Stories#072 Maarten’s different race

#072 Maarten’s different race

The story of Srinivas’s flipping theory is a story of Maarten’s different race

After Srinivas Vanapalli’s father died of cancer, he asked doctors how his specific academic skills and knowledge might further cancer research. The result was a medical device for the preservation of biopsies at extremely low temperatures – a real solution to a real-world problem. This kind of use-inspired science is the most important reason for Maarten van Steen to work in academia. Srinivas is eager to find out how Maarten likes to shake up his research and teaching. ‘At UT, we run a different race – I think we are doing the right things and we do them well.’

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Monday 4 april 2022 

Real-world inspiration

Srinivas: ‘On your website I found a video in which you discuss the role of computer science in academia and society. Can you please elaborate on that?’

Maarten: ‘Ha! That video was my response to a debate that was going on about what is considered core computer science. I find that discussion ridiculous. To me, what matters is the reason why we are doing science. I believe in use-inspired research: scientific research to solve real-world problems. Where scientists with different backgrounds work together without knowing the solution they are looking for beforehand. A computer science example is the great number of fake Facebook-accounts. Identifying fake accounts from real ones is a real challenge.’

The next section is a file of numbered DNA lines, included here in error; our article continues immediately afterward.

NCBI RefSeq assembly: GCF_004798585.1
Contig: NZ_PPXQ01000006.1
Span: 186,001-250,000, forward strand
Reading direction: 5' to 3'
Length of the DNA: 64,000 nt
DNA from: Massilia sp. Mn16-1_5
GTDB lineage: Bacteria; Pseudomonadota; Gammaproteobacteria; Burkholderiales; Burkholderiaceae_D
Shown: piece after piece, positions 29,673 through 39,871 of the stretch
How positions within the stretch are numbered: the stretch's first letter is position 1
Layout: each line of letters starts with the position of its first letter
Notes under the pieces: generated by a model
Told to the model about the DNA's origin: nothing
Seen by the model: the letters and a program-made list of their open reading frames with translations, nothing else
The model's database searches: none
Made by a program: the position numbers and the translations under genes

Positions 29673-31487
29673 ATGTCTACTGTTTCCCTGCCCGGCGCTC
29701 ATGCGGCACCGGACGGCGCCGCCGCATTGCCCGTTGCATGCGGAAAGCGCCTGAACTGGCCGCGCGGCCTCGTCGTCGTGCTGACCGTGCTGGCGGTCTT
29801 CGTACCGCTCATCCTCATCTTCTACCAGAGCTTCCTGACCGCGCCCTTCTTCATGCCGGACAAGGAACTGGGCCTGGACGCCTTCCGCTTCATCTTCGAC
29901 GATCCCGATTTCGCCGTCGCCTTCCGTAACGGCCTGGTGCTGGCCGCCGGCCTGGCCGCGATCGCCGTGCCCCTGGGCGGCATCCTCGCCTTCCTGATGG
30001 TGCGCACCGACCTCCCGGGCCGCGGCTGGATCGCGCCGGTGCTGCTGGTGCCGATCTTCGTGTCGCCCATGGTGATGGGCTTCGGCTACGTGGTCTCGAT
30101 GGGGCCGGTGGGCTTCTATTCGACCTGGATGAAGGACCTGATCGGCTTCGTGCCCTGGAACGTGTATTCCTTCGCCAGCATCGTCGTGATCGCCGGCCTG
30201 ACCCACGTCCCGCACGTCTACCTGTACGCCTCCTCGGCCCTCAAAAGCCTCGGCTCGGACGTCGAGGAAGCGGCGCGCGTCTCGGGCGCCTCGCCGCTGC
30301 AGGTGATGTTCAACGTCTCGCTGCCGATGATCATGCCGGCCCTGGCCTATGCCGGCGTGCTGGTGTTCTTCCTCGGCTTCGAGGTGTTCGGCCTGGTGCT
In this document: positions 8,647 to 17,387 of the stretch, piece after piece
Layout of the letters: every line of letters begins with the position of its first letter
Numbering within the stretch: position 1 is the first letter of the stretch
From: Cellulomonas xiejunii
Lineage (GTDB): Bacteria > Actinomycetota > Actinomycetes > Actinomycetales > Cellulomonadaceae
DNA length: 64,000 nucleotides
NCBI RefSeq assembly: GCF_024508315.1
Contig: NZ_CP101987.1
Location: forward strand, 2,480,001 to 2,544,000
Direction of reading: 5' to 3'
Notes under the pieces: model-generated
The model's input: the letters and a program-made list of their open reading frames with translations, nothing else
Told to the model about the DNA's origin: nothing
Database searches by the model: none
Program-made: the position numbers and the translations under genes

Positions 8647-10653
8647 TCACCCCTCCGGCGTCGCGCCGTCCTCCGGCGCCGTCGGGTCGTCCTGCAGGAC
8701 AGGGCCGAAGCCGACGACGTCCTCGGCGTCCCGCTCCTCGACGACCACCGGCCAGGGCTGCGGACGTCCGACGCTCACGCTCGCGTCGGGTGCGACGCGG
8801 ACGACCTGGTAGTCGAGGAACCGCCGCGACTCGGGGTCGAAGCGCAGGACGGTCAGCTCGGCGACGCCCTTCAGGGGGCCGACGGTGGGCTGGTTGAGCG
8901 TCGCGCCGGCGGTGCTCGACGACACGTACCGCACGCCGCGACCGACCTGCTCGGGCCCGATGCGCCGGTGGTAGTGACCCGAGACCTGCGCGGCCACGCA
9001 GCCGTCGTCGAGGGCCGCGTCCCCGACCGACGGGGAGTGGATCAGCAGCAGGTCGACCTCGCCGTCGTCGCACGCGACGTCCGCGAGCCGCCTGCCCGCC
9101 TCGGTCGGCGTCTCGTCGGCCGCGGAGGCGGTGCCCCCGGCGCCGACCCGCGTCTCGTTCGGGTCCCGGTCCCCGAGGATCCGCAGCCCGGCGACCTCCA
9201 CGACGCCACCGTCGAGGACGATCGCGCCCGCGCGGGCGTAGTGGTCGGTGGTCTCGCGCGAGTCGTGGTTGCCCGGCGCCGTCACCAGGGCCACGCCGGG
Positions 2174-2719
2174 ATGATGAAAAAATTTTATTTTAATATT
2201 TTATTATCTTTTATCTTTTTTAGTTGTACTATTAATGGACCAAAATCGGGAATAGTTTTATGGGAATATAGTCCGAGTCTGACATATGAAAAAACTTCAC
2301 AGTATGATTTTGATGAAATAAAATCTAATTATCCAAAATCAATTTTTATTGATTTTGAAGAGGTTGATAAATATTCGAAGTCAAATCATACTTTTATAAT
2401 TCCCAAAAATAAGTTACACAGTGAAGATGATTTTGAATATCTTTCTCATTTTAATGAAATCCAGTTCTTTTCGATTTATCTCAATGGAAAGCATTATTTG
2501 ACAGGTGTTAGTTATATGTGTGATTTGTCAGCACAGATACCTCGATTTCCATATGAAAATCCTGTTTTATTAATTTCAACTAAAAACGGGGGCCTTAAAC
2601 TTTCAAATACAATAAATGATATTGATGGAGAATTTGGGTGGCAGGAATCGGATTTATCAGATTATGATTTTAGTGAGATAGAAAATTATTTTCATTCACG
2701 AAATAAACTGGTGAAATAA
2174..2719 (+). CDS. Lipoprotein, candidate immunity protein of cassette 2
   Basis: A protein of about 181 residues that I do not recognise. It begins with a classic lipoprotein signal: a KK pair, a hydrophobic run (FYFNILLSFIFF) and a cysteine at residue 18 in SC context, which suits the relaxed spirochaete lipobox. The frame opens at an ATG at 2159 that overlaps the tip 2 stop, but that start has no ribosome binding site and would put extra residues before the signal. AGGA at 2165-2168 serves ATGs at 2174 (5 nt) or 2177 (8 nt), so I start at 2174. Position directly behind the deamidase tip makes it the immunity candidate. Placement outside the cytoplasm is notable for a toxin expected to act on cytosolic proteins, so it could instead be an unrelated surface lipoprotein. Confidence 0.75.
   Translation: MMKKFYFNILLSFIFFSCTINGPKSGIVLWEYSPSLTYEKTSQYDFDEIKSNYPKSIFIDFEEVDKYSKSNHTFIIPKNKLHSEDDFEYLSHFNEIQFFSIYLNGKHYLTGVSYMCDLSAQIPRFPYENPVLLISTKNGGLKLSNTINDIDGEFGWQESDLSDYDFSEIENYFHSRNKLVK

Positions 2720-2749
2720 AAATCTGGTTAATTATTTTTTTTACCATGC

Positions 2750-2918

Srinivas: ‘This touches upon another theme you have been working on: cybersecurity. You were involved in a new institute: the Centre for Safety and Digitalisation, or Centrum voor Veiligheid en Digitalisering (CVD) in Dutch. Talking about hardcore computer science.’

Maarten: ‘Oh no, it’s not hardcore computer science, quite the opposite. Applying digital technology always involves people. The biggest safety and security concerns come from people who find it difficult to work with digital systems in a proper way. At the CVD, we train people to become more digitally savvy. It’s like learning to drive a car: the actual driving of a car is quite easy. What you really need to learn is to become a responsible member of a traffic community.’

Srinivas: ‘One of the objectives of UT’s participation in the CVD is Life Long Learning. You have an interesting way of approaching education. You do away with classical teaching and focus on critical thinking. What do you mean by that?’

Maarten: ‘Thank you for this question. I like it a lot, just as I like teaching a lot. When I got the opportunity to teach distributed systems at UT, the easy way would have been to take my own book and re-use all my old materials. I didn’t want to do this. Distributed systems is about relationships. About why, when you push here, it starts hurting over there. For this, you need what I call critical thinking: a mindset that allows you to really understand for yourself.’

‘I ask groups of students to explain their solutions to each other. My assumption is that you won’t be able to explain something if you didn’t understand it. I motivate the students who are in listening mode to ask critical questions. To help the presenters pinpoint the parts of their explanation that were not yet clear enough. The listeners can only ask good questions if they understand what the presenters have been working on, too.’

Srinivas: ‘But you still need to grade your students. How do you do that?’